A differently-abled person enters the stage and the audience bursts into laughter. Sounds rude? Not when it is comedian Sundeep Rao.
Partially blind, Rao's expertise as a comedian lies in his ability to laugh at himself -- laugh at his disability.
"Every woman in the room is looking beautiful. Obviously, my partial blindness has got nothing to do with it," is his opening sentence as he walks on to the stage.
Rao, who was one of the speakers as the recently hosted 'Shift Series -- Closeted Conversations', was diagnosed with a condition called 'juvenile macular degeneration' at the age of eight.
Since then, he has only used his disability to his advantage, bringing down jam-packed halls bursting into laughter.
"I am a stand-up comedian, and people expect me to give an inspirational talk. They say, 'Sundeep come and inspire them'.
But, to me all of this makes no sense.
"I agree only if they assure me good money. That's how I am inspired to give such talks," he says, with a straight face.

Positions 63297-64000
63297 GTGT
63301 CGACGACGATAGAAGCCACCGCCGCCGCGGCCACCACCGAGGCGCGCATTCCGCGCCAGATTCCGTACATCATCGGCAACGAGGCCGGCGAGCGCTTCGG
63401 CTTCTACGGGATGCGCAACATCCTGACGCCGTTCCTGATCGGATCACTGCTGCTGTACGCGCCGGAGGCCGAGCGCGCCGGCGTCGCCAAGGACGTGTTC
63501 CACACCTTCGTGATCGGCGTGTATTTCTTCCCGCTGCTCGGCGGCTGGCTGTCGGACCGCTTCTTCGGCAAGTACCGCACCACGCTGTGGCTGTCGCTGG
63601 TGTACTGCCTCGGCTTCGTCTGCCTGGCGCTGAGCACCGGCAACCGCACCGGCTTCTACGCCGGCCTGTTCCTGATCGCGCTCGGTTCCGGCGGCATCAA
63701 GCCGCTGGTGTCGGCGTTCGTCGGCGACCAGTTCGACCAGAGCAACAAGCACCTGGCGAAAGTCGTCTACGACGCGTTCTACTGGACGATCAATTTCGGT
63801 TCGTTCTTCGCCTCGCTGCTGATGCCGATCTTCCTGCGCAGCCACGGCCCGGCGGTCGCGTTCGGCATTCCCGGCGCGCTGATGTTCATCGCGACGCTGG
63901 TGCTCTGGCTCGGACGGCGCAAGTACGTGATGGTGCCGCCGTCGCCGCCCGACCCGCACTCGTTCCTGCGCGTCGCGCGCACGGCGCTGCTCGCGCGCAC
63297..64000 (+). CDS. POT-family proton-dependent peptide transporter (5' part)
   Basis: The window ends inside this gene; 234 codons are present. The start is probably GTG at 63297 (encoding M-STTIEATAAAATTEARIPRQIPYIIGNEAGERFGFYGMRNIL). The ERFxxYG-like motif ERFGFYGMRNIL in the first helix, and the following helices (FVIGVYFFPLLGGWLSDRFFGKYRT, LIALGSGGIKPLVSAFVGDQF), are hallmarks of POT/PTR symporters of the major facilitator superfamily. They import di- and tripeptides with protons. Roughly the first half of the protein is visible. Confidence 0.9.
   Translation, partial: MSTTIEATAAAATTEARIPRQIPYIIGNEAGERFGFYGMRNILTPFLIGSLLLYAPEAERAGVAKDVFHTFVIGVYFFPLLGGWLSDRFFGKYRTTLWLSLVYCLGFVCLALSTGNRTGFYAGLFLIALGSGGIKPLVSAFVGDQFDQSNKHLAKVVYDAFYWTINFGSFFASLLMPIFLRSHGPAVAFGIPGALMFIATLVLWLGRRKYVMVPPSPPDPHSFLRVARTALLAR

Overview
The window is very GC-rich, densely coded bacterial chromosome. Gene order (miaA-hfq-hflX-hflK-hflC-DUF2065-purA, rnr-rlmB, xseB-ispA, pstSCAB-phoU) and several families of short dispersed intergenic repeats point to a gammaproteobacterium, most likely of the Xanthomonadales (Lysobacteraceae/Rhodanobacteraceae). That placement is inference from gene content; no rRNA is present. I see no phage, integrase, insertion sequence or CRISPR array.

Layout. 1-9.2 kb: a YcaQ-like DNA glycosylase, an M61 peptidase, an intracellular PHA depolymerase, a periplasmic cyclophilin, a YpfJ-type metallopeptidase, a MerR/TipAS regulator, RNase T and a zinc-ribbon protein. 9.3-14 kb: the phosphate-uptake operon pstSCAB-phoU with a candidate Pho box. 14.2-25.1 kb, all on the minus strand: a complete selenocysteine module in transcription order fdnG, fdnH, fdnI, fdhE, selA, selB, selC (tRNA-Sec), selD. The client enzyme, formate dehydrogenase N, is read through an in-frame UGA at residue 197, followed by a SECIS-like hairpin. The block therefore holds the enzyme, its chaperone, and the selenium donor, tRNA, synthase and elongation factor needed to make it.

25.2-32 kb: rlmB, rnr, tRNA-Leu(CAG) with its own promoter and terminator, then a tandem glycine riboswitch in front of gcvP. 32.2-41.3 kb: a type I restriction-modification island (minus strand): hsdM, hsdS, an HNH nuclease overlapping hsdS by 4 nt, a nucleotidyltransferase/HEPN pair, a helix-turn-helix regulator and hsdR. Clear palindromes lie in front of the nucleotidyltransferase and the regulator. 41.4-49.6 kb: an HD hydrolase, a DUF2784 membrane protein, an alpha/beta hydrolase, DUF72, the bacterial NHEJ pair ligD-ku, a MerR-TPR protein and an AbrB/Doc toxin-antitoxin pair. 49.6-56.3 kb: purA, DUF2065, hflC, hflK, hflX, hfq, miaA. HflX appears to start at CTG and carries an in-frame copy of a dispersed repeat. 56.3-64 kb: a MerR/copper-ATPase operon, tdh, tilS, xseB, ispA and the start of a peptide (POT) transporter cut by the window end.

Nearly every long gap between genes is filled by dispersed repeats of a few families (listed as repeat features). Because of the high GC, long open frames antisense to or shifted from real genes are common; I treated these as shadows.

For Rao, one of the major disabilities that most people suffer from is the "inability to laugh at life's problems, challenges and inadequacies".
Talking about his recent marriage, the comedian says he was "diagnosed with a wife" recently, but his confidence that his wife would never leave him is uncanny. Why?
"My wife will never leave me, because if that happens then she will be considered the super bad person who left her poor blind husband.
"This is fantastic. This is what I call the benefit of being disabled. People in India will always see you as the nice guy," he says.
Having yet another laugh at himself, and his wonderful marriage he says, "She decorated our bathroom with plants.
Only one of them happened to be a cactus."
With the Trump reign, NRIs seem to have become the butt of all jokes, and Rao is not behind.
Taking a dig at Trump's immigration policy, and its impact on the Indians there, he says, "Whatever is happening in the US isn't really our concern, but then I realized even the H-IB visas could be banned.
"This means our cousins, the ones with inflated egos, a false sense of accomplishment, and a fake accent will be coming back. Now, this is scary."
Leaving the audience in splits, he goes on to say, "These cousins come back with the arrogance, and say, 'hey man, back in California, I used to do adventure sports, like bungee-jumping, skydiving do you have that in India?' I say, 'Adventure sports? Cross the road.